The right insights, right now

Access the latest news, analysis and trends impacting your business.

Explore our insights by topic:

About Broadridge

Future of Operations: Changing the Nature of Work

What have business leaders learned from the uncertainties of the present?

Future of Operations: Changing the Nature of Work

Over the last decade, the asset management industry has faced new challenges: evolving technology, market expansion, and, now, an unprecedented pandemic.

Nobody could be prepared to handle this unexpected health crisis, but seemingly overnight, business leaders were forced to adapt. How did both leaders and workers rise to the challenge and navigate the unforeseeable problems caused by COVID-19?

In this whitepaper, Broadridge and SIFMA Asset Management Group explore how the workplace — driven by necessity from an unprecedented pandemic — rapidly changed, and the lasting impact it could have on the future.

Executive Summary

Workplaces in the financial services industry were already in the midst of a dramatic transformation when COVID-19 introduced an unprecedented degree of disruption. Financial firms faced the challenge of radically overhauling how they did business almost overnight. After adjusting to having their workforces connecting from remote locations, companies throughout the industry have been working with employees to address an array of new challenges. As managers have worked to get a handle on the uncertainties of the present, they are also casting an eye on how their teams can use data and new technologies to innovate for the future.


The workplace has changed dramatically in recent years. Improving technologies, bottom-line imperatives and an unexpected public health crisis have forced managers to adapt rapidly to change, some of which they were able to plan for and some of which no one saw coming. In this white paper, Broadridge and SIFMA’s Asset Management Group (SIFMA AMG) will examine the impact of these changes and more.

This white paper is the third installment in our Future of Operations white paper series. The first paper titled “Simplify, Innovate, Transform”1 discussed the drivers for change and the vision to streamline requirements, eliminate steps and embrace innovation and innovative technologies to create genuine transformation. The second white paper, titled “Finding a Home for Fintech”2 , focused on harnessing the power of new technologies to transform operations, reduce human workload, increase efficiency and lower cost.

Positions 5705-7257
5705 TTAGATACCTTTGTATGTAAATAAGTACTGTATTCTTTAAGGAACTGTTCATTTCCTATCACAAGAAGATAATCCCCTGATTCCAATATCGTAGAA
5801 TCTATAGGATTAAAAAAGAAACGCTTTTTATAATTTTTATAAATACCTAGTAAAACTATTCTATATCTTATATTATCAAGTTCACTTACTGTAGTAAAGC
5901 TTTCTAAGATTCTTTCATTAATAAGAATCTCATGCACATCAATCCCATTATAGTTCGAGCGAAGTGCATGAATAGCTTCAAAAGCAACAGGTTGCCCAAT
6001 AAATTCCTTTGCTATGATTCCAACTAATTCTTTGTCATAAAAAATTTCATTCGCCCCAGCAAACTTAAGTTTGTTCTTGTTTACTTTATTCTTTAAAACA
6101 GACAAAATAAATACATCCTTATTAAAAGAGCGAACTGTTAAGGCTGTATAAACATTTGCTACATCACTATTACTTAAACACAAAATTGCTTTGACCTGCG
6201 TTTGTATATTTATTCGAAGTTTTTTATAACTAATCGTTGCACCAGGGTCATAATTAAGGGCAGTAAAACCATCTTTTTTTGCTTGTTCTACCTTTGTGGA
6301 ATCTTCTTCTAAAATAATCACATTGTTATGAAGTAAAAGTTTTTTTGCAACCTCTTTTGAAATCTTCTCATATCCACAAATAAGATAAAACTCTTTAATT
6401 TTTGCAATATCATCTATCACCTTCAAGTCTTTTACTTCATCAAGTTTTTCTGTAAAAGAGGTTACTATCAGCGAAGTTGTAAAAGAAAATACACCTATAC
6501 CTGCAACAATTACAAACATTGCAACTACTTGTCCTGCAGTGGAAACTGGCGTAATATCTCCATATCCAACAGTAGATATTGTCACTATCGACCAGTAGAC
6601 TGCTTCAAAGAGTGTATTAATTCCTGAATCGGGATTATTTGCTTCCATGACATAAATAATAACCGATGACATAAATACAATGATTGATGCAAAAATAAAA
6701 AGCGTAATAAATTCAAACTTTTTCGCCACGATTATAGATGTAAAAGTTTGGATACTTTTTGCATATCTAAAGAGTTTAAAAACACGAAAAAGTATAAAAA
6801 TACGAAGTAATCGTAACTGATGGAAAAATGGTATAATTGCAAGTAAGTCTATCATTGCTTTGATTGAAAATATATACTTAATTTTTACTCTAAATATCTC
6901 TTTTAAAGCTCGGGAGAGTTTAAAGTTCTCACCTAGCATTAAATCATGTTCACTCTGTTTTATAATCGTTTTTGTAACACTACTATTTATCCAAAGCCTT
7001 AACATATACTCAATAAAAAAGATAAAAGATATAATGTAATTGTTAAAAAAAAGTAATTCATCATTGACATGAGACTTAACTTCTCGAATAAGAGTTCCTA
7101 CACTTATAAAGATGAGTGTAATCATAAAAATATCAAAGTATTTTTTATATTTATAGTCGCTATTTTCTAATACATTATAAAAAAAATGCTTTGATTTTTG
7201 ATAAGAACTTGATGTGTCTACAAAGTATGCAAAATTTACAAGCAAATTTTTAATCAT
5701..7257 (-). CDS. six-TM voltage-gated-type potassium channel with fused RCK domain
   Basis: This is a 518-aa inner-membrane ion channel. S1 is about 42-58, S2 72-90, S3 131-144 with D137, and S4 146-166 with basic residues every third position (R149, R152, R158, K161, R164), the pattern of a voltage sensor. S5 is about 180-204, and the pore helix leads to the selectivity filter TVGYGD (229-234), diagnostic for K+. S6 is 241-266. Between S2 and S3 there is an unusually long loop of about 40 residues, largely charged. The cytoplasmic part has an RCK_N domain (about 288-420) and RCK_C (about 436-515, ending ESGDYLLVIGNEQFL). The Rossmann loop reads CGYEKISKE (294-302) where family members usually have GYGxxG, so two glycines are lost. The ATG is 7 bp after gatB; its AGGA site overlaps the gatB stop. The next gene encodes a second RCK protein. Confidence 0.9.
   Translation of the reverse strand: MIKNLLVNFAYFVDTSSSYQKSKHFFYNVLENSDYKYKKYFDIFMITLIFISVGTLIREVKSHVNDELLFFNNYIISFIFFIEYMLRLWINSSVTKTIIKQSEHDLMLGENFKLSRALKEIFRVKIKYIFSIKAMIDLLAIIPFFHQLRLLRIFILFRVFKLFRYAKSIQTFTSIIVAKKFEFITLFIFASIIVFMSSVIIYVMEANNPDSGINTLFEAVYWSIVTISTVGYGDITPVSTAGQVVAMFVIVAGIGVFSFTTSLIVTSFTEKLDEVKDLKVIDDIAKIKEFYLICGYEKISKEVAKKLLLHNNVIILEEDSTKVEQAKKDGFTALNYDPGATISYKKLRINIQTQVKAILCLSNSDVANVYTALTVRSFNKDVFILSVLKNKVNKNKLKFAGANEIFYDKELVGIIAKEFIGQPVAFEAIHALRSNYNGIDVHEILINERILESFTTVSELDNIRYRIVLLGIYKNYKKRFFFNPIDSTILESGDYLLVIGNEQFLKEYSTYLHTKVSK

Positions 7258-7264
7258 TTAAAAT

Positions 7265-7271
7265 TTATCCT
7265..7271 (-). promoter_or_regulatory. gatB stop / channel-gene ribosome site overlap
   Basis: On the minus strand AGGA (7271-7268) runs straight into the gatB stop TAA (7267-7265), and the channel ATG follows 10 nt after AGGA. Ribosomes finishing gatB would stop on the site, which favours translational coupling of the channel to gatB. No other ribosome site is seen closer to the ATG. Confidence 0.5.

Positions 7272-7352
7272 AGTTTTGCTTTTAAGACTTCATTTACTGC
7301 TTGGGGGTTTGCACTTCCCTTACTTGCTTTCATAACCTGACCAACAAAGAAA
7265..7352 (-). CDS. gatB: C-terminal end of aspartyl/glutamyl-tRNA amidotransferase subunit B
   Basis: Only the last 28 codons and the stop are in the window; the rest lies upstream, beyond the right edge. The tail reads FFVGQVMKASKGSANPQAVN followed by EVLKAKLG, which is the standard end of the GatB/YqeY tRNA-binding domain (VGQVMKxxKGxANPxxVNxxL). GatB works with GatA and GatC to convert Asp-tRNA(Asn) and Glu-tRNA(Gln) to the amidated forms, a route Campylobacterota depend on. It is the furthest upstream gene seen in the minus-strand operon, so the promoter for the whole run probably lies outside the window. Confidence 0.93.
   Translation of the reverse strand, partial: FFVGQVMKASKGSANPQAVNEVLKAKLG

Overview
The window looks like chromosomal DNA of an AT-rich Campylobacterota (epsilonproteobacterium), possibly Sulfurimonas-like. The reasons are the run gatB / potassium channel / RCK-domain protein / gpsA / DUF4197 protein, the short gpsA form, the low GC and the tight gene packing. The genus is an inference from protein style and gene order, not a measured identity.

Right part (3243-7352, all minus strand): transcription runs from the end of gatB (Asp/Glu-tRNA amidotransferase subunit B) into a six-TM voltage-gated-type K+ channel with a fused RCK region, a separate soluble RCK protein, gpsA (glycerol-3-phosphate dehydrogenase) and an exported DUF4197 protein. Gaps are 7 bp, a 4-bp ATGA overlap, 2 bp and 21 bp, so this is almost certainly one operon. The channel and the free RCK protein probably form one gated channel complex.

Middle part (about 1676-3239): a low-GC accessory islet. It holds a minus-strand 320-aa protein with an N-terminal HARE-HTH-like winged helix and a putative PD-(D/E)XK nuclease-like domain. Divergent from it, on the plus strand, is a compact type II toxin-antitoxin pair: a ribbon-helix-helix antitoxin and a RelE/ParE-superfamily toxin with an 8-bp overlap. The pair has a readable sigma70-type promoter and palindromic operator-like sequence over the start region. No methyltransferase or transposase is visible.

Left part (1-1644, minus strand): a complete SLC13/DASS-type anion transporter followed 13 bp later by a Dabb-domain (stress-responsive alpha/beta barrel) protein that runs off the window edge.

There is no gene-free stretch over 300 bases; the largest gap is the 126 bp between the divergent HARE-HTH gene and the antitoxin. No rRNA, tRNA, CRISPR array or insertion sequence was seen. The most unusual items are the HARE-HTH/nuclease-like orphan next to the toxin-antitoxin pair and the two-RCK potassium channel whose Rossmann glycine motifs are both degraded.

Well before the spread of COVID-19, competitive pressures, changing investor attitudes and an evolving workforce were coming together to reshape the way the industry operates. As technology has improved the ability of asset managers to understand and reach out to their clients, it’s also created opportunities to speed up, simplify and transform operations.

This means that a broader range of workers have been expected to take a creative, hands-on approach to develop new skill sets, thereby creating efficiencies and solving for challenges in the middle- and back-office environments.

With the COVID-19 pandemic, managers who were preparing to, or already working toward, realigning their operations have now been hit with the biggest business continuity challenge of their lifetimes. Firms that had been reluctant to allow employees to work from home have been suddenly forced to migrate most of their operations to widely distributed remote locations. And as they deal with that difficulty, they are also facing the challenge of processing record volumes of trades, rapid flows of money and addressing novel client problems arising from the economic fallout of the pandemic.

As a public health crisis increased the urgency of their decisions, firms committed to expedite their adoption of fintech. Opting to push forward with projects to automate and streamline more of their operations was crucial to the industry’s success in navigating an unprecedented and unforeseen series of problems, as was their workers’ ability to rise to the challenge with ingenuity and resourcefulness.

Leading Through Change

Though evolution can happen fast in the securities industry, many feel that it can take longer to effect change in operations. Whether managers are driven by opportunity, such as the adoption of new technology, or by necessity, as with new regulations, it’s their job to steer into the turbulence in order to lead through it. One idea that managers consistently cite as key to successfully implementing change is to provide people with clear goals and expectations, and a road map for achievement. It’s also equally important to be open about the challenges of the moment that make change necessary.

The past two decades have been full of unexpected and extraordinary events that have tested the capacity and the preparation of leaders in the world of business, including the terror attacks of Sept. 11, 2001, the 2008 Financial Crisis and this year’s pandemic and sudden recession. “I’ve learned to expect disruptions,” says Jessica Zhang, senior vice president of investment operations at PIMCO. An important part of leadership is recognizing “our job is to solve problems, whatever that problem is,” even when it’s something that couldn’t be prepared for, she says.